On first login, you’ll be prompted to change the password (it was emailed to you in plain text after all!)
If you choose a really simple replacement password, you may need to choose another one. Also note that the (current) UNIX password was the one you were emailed, so you’ll essentially be providing this password twice in quick succession (once for the first login, then again to authorise the enforced password change). Copy and pasting the password into the console from your email should work…
Once you’ve changed your password, you’ll be logged out and you’ll have to log back in again with your new password. (Isn’t security a faff?! That’s why ssh keys…!;-)
Now you get to install and launch OpenRefine. I’ve got an example image here, and the recipe for creating it here, but you don’t need really need to look at that if you trust me…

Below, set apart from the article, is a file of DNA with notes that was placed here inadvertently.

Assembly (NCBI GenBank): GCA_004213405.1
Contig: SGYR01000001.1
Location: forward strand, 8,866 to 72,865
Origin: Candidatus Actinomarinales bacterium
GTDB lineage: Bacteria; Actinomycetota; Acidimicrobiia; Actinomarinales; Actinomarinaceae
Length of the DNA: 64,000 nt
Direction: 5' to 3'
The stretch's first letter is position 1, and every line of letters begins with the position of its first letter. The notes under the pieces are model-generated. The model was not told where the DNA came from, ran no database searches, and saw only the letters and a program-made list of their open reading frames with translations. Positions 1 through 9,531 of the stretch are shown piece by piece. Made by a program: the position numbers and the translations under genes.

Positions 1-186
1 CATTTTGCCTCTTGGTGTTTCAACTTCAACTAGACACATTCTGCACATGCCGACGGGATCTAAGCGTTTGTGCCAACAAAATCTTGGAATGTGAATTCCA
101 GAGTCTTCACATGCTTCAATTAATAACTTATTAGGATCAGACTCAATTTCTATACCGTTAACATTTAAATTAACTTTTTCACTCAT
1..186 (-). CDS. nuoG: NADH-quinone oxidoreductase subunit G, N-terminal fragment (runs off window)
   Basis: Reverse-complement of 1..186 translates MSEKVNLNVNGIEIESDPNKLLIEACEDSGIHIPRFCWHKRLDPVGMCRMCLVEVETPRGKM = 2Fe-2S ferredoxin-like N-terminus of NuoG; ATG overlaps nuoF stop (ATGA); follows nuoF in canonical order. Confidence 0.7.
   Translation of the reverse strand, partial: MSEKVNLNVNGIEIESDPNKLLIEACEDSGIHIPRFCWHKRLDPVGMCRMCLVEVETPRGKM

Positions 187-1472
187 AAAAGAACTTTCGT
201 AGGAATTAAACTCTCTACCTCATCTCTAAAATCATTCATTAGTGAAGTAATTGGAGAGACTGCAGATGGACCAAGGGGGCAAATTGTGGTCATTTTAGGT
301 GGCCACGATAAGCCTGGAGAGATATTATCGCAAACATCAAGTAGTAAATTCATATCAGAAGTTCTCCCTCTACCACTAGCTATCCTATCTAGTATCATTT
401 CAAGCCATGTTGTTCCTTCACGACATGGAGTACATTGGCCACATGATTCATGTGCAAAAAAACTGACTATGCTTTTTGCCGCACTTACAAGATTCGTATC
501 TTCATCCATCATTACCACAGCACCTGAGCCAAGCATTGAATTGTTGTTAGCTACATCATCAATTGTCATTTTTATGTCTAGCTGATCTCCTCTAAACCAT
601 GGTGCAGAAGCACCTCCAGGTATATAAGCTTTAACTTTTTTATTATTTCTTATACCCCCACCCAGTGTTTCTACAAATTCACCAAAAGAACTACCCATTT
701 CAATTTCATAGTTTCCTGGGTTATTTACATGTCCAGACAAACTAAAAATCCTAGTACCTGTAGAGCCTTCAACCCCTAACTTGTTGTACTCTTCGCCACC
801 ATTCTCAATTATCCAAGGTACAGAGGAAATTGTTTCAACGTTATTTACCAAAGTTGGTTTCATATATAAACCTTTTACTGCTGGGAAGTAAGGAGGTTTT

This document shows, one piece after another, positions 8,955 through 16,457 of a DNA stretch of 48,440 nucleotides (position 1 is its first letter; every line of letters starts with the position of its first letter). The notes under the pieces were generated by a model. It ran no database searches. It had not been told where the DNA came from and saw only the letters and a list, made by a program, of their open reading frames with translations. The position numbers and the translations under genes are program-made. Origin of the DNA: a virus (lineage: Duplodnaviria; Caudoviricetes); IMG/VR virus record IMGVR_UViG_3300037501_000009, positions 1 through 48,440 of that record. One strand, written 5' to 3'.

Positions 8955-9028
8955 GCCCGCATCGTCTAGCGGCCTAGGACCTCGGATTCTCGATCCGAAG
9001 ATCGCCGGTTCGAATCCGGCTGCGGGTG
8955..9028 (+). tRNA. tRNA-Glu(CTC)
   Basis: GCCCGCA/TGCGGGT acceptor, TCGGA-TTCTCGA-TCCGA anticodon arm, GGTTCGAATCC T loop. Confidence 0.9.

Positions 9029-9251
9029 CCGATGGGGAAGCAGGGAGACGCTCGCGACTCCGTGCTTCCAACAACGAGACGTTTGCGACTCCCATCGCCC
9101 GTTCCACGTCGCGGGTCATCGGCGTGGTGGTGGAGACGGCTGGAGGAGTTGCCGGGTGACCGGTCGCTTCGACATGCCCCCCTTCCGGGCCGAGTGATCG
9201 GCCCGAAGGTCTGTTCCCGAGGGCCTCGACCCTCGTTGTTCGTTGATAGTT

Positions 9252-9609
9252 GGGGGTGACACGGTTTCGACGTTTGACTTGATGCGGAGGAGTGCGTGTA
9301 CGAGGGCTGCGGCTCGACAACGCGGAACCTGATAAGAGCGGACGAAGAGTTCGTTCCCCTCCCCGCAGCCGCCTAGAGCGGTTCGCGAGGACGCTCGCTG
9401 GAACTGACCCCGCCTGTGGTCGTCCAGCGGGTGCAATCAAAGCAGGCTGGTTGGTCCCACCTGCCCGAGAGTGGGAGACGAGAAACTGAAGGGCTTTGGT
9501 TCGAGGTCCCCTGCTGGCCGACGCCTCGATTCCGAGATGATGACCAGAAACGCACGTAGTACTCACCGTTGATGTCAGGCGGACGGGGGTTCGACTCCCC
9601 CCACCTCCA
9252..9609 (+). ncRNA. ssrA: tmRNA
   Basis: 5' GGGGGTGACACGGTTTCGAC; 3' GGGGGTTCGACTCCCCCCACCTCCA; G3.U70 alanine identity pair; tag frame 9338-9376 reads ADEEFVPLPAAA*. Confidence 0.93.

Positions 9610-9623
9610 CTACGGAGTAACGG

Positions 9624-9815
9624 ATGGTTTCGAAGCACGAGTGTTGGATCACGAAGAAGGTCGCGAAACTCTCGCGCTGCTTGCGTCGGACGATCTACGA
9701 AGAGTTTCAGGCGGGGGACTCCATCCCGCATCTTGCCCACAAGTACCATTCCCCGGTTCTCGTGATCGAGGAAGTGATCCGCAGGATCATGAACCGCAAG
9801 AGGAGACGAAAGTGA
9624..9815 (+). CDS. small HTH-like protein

What you do need to do is run:
docker run -d -p 3333:3333 --name openrefine psychemedia/openrefinedemo
What this command does is download and run the container
psychemedia/openrefinedemo, naming it (purely for our convenience) as
You can learn how to create an OpenRefine docker image here: How to Create a Simple Dockerfile for Building an OpenRefine Docker Image.
-d flags runs the container in “detached”, standalone mode (in the background, essentially). The
-p 3333:3333 is read as
-p PUBLICPORT:INTERNALPORT. The OpenRefine server is started on
INTERNALPORT=3333 and we’re also going to view it on a URL port 3333.
The container will take a few seconds to download if this is the first time you’ve called for it:
and then it’ll a print out a long id number once it’s launched and running the background.
(You can check it’s running by running the command
In both the terminal and the droplet admin pages, as well as the droplet status line in the current droplet listing pages, you should see the public IP address associated with the droplet. Copy that address into your browser and add the port mapping (
:3333). You should now be able to see a running version of OpenRefine. (And so should anyone else who wanders by that URL:PORT combination…)